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This is probably very simple, but I'm stuck trying to understand the following argumentation I read in a book:

(here, $A,B, C$ are abelian groups)

[...] since $A, C$ are finite, the exact sequence $0\to A\xrightarrow{f}B\xrightarrow{g}C$ nests $B$ between two finite groups, therefore $B$ must be finite.

From the exact sequence, I can only see that $B/A\simeq B/\ker(g)\simeq im(g)<C$, so that $B/A$ is finite. But how do I know that $B$ itself is finite?

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    $\begingroup$ can you solve it if $C=0$? $\endgroup$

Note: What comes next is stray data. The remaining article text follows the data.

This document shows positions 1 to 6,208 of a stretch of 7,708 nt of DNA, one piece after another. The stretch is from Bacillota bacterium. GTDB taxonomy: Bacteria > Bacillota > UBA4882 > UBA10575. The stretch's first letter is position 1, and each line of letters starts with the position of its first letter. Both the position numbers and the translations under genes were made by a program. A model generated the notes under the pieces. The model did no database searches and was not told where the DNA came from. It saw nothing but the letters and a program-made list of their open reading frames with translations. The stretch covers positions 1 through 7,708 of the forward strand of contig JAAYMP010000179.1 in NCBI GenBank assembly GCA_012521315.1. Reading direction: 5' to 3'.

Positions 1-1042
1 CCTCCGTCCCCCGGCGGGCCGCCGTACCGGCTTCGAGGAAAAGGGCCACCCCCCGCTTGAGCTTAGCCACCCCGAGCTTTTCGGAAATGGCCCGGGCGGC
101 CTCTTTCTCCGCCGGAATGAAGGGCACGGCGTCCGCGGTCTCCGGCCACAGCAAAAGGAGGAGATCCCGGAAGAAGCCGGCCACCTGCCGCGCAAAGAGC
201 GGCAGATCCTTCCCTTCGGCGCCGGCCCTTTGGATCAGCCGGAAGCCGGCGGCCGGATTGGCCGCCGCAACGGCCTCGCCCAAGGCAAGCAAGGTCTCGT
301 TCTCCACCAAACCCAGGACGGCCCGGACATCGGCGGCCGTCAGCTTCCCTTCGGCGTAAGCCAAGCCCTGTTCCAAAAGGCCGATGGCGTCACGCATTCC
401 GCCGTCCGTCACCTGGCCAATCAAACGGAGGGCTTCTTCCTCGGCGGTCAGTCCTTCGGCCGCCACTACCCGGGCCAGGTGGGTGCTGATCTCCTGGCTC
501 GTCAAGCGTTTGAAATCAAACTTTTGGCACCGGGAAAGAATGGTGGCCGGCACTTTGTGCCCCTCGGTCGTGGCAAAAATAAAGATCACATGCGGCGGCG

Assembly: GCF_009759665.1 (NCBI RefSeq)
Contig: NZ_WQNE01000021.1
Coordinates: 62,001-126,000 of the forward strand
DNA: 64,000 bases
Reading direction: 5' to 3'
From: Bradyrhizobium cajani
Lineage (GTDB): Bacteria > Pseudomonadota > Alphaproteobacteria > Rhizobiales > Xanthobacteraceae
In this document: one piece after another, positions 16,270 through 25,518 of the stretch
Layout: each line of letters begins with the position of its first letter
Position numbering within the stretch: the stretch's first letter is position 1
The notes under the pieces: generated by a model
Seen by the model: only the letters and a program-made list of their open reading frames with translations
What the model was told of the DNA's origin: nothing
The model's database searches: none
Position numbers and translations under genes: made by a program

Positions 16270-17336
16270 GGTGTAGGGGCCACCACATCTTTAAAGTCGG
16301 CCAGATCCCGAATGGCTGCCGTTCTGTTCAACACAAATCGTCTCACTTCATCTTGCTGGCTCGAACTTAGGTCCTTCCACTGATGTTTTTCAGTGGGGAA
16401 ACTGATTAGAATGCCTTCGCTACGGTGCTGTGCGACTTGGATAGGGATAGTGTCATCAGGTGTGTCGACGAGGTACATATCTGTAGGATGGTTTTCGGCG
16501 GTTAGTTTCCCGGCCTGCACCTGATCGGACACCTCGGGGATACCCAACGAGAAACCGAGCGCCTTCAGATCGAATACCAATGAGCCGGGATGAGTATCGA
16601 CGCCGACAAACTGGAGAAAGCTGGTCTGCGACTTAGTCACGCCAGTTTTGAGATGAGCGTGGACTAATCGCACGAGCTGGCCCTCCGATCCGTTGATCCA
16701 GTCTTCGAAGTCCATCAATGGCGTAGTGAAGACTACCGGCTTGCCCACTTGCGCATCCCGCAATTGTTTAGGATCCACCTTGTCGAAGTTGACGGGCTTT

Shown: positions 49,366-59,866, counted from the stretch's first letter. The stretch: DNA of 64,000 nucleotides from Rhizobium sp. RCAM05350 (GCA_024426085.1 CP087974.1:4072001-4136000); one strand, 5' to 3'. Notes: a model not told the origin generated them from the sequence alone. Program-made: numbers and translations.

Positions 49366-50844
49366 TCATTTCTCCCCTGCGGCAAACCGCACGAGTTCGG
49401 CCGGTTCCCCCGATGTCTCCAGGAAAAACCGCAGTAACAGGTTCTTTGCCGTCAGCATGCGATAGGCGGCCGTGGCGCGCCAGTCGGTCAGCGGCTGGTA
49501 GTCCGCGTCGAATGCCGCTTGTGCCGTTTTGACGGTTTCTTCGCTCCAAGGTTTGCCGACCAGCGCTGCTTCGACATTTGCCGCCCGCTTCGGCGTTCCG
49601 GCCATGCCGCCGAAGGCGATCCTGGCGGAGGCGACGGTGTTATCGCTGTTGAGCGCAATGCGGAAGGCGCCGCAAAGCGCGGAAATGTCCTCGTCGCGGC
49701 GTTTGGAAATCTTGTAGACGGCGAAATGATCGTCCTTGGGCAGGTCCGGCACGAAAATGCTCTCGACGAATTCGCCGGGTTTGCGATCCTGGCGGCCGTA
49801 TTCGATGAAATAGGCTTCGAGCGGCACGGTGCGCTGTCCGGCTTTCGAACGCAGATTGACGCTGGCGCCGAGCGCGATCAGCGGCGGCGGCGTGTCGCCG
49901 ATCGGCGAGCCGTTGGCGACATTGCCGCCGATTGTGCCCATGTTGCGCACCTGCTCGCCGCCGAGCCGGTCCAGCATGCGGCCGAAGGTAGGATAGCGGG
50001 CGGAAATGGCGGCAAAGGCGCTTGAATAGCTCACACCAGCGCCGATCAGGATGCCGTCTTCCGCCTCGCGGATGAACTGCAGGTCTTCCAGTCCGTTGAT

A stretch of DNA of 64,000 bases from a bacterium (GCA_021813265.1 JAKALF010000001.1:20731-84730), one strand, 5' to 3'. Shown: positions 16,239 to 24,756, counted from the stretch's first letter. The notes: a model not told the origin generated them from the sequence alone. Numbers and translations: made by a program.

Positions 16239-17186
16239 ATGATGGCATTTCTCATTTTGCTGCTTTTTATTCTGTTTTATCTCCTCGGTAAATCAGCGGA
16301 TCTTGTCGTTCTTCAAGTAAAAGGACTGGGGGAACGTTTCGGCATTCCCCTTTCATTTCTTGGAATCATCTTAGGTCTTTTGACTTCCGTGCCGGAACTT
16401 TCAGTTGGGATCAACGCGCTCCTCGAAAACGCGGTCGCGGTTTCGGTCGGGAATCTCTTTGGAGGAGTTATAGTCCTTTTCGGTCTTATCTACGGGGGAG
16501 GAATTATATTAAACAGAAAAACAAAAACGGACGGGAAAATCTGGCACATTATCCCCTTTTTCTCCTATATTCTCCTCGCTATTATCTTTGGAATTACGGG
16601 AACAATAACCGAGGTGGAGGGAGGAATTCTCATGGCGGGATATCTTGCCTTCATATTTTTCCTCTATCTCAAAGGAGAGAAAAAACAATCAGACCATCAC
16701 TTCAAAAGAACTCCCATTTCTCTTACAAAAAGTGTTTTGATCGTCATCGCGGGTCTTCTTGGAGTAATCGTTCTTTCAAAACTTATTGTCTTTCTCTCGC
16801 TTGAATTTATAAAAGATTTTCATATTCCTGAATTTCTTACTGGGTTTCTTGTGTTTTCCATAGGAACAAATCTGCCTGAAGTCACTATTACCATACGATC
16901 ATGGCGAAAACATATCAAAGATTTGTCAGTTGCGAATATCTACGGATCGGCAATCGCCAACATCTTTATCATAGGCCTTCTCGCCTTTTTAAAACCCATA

– Asinomás
    Nov 3, 2017 at 20:32
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    $\begingroup$ if $B$ is an infinite group and $A$ is finite then $B/A$ is infinite. Because the cardinality of $B$ is the cardinality of $B/A$ multiplied by the cardinality of $A$ $\endgroup$
    – Asinomás
    Nov 3, 2017 at 20:38

1 Answer 1

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$B/A$ is finite because $B/A = B/\mathrm{Im}f = B/\mathrm{Ker}g \simeq \mathrm{Im}g \subset C$, and $C$ is finite.

Let's choose a (finite) set of representatives in $B$ for $B/A$: $B/A = \{x_1 + A ,..., x_n+A\}$ .

Then $B= \displaystyle\bigcup_{i=1}^n (x_i +A)$

$A$ being finite, each $x_i +A$ is finite and so $B$ is finite as a finite union of finite sets.

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